Described as “every man’s game”, 16” inch softball is a sport that has unified Chicago neighborhoods since its rise to popularity in the early 1920’s. Companies such as Commonwealth Edison began forming teams with employees from different positions and backgrounds, allowing players to trade their work boots and slacks for stretch-knit pants and team t-shirts. 16” was a neighborhood game and many players would agree that the day’s really serious business took place on the diamond, not in the workplace. Chicago neighborhoods were able to identify with each other through softball. Pulitzer-prize winning columnist and Chicago Daily News pitcher Mike Royko once said that while other players would “slink away, moaning about their twisted fingers and painful booboos on their hands,” Chicagoans reveled in the machismo of no-gloves softball.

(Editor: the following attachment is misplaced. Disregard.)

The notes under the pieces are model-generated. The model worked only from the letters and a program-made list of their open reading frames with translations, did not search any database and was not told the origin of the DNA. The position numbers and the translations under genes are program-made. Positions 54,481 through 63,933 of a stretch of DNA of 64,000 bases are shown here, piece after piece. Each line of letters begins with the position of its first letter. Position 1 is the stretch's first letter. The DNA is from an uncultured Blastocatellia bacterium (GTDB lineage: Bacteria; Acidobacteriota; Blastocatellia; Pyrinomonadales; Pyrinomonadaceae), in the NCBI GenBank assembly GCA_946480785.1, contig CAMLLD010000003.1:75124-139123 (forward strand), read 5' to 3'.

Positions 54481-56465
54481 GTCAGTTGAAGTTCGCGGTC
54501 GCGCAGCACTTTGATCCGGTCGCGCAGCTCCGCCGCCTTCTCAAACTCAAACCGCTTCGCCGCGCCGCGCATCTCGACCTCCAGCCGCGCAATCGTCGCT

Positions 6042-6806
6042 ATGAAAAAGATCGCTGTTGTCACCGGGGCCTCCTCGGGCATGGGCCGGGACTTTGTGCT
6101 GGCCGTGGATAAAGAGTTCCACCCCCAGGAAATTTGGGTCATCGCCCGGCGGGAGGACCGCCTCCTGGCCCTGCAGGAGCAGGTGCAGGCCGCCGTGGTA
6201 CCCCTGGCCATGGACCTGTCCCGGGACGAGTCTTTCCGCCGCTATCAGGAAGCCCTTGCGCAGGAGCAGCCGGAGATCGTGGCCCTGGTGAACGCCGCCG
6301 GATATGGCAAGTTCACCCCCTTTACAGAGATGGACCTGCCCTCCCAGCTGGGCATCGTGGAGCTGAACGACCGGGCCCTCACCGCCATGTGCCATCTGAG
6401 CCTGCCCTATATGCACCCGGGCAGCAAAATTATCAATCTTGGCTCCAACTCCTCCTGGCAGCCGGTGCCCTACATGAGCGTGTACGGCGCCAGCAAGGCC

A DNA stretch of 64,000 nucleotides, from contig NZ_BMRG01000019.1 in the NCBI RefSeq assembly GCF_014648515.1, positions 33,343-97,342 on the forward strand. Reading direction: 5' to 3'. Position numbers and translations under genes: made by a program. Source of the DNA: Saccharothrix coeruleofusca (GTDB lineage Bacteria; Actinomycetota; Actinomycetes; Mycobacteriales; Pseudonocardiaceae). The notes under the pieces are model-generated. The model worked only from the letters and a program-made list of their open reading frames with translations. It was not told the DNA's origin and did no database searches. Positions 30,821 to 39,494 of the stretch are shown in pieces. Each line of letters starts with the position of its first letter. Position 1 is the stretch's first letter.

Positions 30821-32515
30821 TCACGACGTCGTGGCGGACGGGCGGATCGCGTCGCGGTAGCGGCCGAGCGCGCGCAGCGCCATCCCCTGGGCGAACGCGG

In 1996, the Hall of Fame was created after founder Al Maag and Tom Tillisch produced a video documentary titled “Chicago’s Game- 16 Inch Softball”. The key players in the sport banded together with co-founder Tony Reibel (Sobries) and park director Larry Piekarz to choose the location of the museum and begin creating the idea for the Hall of Fame. The building, located in Forest Park, was originally a gas station and eventually a children’s arts and crafts room. Since then, the Hall of Fame has evolved to include an outside common area featuring plagues and bios of inductees, while renovating inside to incorporate both historical and contemporary attributes of 16-inch softball and Chicago.